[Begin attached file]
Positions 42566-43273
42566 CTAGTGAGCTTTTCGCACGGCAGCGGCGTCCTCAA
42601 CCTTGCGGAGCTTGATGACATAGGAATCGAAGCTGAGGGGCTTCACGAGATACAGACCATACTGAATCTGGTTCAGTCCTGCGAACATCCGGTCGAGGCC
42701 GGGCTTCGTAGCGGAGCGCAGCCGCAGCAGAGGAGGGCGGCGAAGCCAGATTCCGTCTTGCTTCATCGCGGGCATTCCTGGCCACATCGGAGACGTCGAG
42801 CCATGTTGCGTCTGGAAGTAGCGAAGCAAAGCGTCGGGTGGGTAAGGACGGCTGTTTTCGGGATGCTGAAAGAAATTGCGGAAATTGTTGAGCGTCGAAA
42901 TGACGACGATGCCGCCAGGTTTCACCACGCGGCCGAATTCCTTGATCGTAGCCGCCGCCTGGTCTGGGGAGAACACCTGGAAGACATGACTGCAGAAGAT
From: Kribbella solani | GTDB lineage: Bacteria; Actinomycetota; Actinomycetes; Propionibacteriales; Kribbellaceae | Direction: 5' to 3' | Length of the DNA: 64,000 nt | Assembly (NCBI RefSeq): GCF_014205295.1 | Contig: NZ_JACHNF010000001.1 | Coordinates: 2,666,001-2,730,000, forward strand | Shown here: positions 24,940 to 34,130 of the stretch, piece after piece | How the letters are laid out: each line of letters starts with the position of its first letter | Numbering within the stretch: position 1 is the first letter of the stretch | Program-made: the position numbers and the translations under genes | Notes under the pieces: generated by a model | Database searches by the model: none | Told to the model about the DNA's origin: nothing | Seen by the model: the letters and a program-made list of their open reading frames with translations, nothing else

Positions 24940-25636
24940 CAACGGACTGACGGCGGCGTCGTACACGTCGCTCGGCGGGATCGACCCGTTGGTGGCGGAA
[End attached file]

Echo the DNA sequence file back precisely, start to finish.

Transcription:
Positions 42566-43273
42566 CTAGTGAGCTTTTCGCACGGCAGCGGCGTCCTCAA
42601 CCTTGCGGAGCTTGATGACATAGGAATCGAAGCTGAGGGGCTTCACGAGATACAGACCATACTGAATCTGGTTCAGTCCTGCGAACATCCGGTCGAGGCC
42701 GGGCTTCGTAGCGGAGCGCAGCCGCAGCAGAGGAGGGCGGCGAAGCCAGATTCCGTCTTGCTTCATCGCGGGCATTCCTGGCCACATCGGAGACGTCGAG
42801 CCATGTTGCGTCTGGAAGTAGCGAAGCAAAGCGTCGGGTGGGTAAGGACGGCTGTTTTCGGGATGCTGAAAGAAATTGCGGAAATTGTTGAGCGTCGAAA
42901 TGACGACGATGCCGCCAGGTTTCACCACGCGGCCGAATTCCTTGATCGTAGCCGCCGCCTGGTCTGGGGAGAACACCTGGAAGACATGACTGCAGAAGAT
From: Kribbella solani | GTDB lineage: Bacteria; Actinomycetota; Actinomycetes; Propionibacteriales; Kribbellaceae | Direction: 5' to 3' | Length of the DNA: 64,000 nt | Assembly (NCBI RefSeq): GCF_014205295.1 | Contig: NZ_JACHNF010000001.1 | Coordinates: 2,666,001-2,730,000, forward strand | Shown here: positions 24,940 to 34,130 of the stretch, piece after piece | How the letters are laid out: each line of letters starts with the position of its first letter | Numbering within the stretch: position 1 is the first letter of the stretch | Program-made: the position numbers and the translations under genes | Notes under the pieces: generated by a model | Database searches by the model: none | Told to the model about the DNA's origin: nothing | Seen by the model: the letters and a program-made list of their open reading frames with translations, nothing else

Positions 24940-25636
24940 CAACGGACTGACGGCGGCGTCGTACACGTCGCTCGGCGGGATCGACCCGTTGGTGGCGGAA